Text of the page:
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Interviews

Elizabeth Saunders Talks EPIX’s From 

Elizabeth Saunders Talks EPIX’s From

[Warning: General spoilers ahead.]

One of the things that makes EPIX’s From such a fun ride is the abundance of Canadian cast members. Elizabeth Saunders, who plays Donna, is a favorite from her turn on the third season of Mary Kills People, which US audiences still have not been able to see. And our Hallmarkies friends know her from When Hope Calls. She also popped up last summer in SurrealEstate.

In tonight’s episode, Donna finally had her limit of all the grief and anxiety and has an emotional hour that finds her tearing out the floor of the Colony House kitchen with an ax, testing the questionable booze at the town’s bar, and having a meeting of the minds with Kenny about the antenna plan. This week, I chatted with Saunders about the series.

From on EPIX

Saunders came into the show with a limited amount of intel on Donna, and then painted her character’s canvas over the course of the season. “I had very little to look at when I auditioned. I did manage to get [scripts for] two episodes, so I got a pretty good sense of who she was and that she was a bit of a counterpoint to Boyd. There was a lot that I learned along the way,” Saunders recalls.

“We wouldn’t always know the back stories. Even though [series creator and showrunner] John [Griffin] is really great about sharing stuff, sometimes there’s stuff we don’t know. So I just went with it and I felt so fortunate. Jack [Bender], who directed the first four episodes, was so incredible at [explaining] what the scene needed to be. And you just learned on the spot.”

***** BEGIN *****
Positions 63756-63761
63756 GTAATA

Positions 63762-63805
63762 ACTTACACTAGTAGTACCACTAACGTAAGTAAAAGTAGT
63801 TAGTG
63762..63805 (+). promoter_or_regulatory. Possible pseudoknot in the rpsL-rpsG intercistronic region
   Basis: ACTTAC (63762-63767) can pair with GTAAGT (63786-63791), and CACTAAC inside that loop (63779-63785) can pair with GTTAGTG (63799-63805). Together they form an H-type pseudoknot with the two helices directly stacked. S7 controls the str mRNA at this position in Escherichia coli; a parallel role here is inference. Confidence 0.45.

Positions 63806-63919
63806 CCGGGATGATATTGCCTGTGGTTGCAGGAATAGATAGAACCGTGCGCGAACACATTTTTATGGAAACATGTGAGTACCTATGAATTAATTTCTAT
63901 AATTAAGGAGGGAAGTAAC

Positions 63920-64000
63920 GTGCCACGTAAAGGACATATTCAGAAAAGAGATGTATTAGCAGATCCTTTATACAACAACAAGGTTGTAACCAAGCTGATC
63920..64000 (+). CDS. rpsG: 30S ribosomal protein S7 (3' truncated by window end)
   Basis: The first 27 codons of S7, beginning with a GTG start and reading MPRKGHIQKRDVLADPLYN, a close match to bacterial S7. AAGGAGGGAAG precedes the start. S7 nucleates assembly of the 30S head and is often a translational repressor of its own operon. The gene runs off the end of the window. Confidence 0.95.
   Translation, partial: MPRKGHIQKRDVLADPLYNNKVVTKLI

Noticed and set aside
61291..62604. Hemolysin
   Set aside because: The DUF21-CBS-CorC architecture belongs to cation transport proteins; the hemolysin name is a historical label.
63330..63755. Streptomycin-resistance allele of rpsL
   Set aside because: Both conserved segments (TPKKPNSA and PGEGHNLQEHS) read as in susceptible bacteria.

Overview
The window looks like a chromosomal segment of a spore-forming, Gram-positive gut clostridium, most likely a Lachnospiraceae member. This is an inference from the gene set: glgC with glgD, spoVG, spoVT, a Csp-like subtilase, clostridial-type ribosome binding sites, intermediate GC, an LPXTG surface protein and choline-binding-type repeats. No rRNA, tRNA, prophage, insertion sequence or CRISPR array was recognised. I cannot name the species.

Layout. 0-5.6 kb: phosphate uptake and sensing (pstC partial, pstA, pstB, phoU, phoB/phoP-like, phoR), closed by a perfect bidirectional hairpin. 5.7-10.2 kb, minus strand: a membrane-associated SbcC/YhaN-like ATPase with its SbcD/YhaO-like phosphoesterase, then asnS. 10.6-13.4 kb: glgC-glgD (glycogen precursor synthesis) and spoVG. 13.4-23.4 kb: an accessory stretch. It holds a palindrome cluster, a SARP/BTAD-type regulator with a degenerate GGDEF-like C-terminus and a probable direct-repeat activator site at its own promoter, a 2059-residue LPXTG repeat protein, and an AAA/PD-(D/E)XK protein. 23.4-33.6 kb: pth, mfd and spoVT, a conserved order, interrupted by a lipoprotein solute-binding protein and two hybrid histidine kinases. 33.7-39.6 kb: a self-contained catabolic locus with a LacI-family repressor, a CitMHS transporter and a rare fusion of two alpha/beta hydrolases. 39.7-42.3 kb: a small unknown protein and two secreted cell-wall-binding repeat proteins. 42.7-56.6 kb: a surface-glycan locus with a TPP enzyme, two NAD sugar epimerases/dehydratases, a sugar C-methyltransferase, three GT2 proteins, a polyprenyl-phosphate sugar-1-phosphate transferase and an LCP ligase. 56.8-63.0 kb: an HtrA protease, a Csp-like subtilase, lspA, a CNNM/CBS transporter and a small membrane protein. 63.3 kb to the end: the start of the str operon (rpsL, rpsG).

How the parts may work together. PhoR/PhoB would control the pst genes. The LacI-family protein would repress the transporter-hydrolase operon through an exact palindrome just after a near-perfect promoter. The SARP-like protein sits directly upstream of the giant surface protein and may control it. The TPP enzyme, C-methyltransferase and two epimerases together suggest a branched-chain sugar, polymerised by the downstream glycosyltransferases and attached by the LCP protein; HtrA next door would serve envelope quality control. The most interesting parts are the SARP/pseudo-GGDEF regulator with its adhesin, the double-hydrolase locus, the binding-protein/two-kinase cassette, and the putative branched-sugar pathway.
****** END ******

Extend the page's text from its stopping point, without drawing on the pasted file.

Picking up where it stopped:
“It was really delightful to have someone just knowing what they wanted it to be and that set me on the road. And also John is very accepting of what we bring [to it]. I love Donna. When I read it, [I thought], ‘Oh, I won’t get it.’ And then [it was], ‘Oh my God, I got it. Crap.’ Because I just loved this woman so much.”

Donna’s been one of the few characters to articulate the horror of her arrival, which she recounts to Tabitha in episode 2, and Saunders appreciated having those details to help shape her character. “That was a real treat because it was a a load of information to build Donna on. It was also just a real gift as an actor to have that voice and a little frightening because it was my second day of shooting. And I hadn’t quite figured John out at that point. In a way, I was dropped into it,” she explains.

From on EPIX

“I had to speak about the back story and tell how this town works, for three pages. It was very useful information to think about how Donna works, and for me to put into [my own] work, how that affected her in terms of losing her sister and turning her into a den mother.”

“It’s so immense because The Colony House looks like this grand thing and yet it’s so relaxed at the same time, but it’s very fragile. It’s contingent on each individual constantly making sure that they are protecting the group while still living your life. It’s probably very difficult to run something like that.”

“It really struck me how you don’t just lose people. You lose a mass of people. And I actually didn’t think about it til after the whole picking up of the body parts scene, how dramatic that was. You haven’t just got a loss. You alone are left to pick up loved ones who have been pulled to pieces.”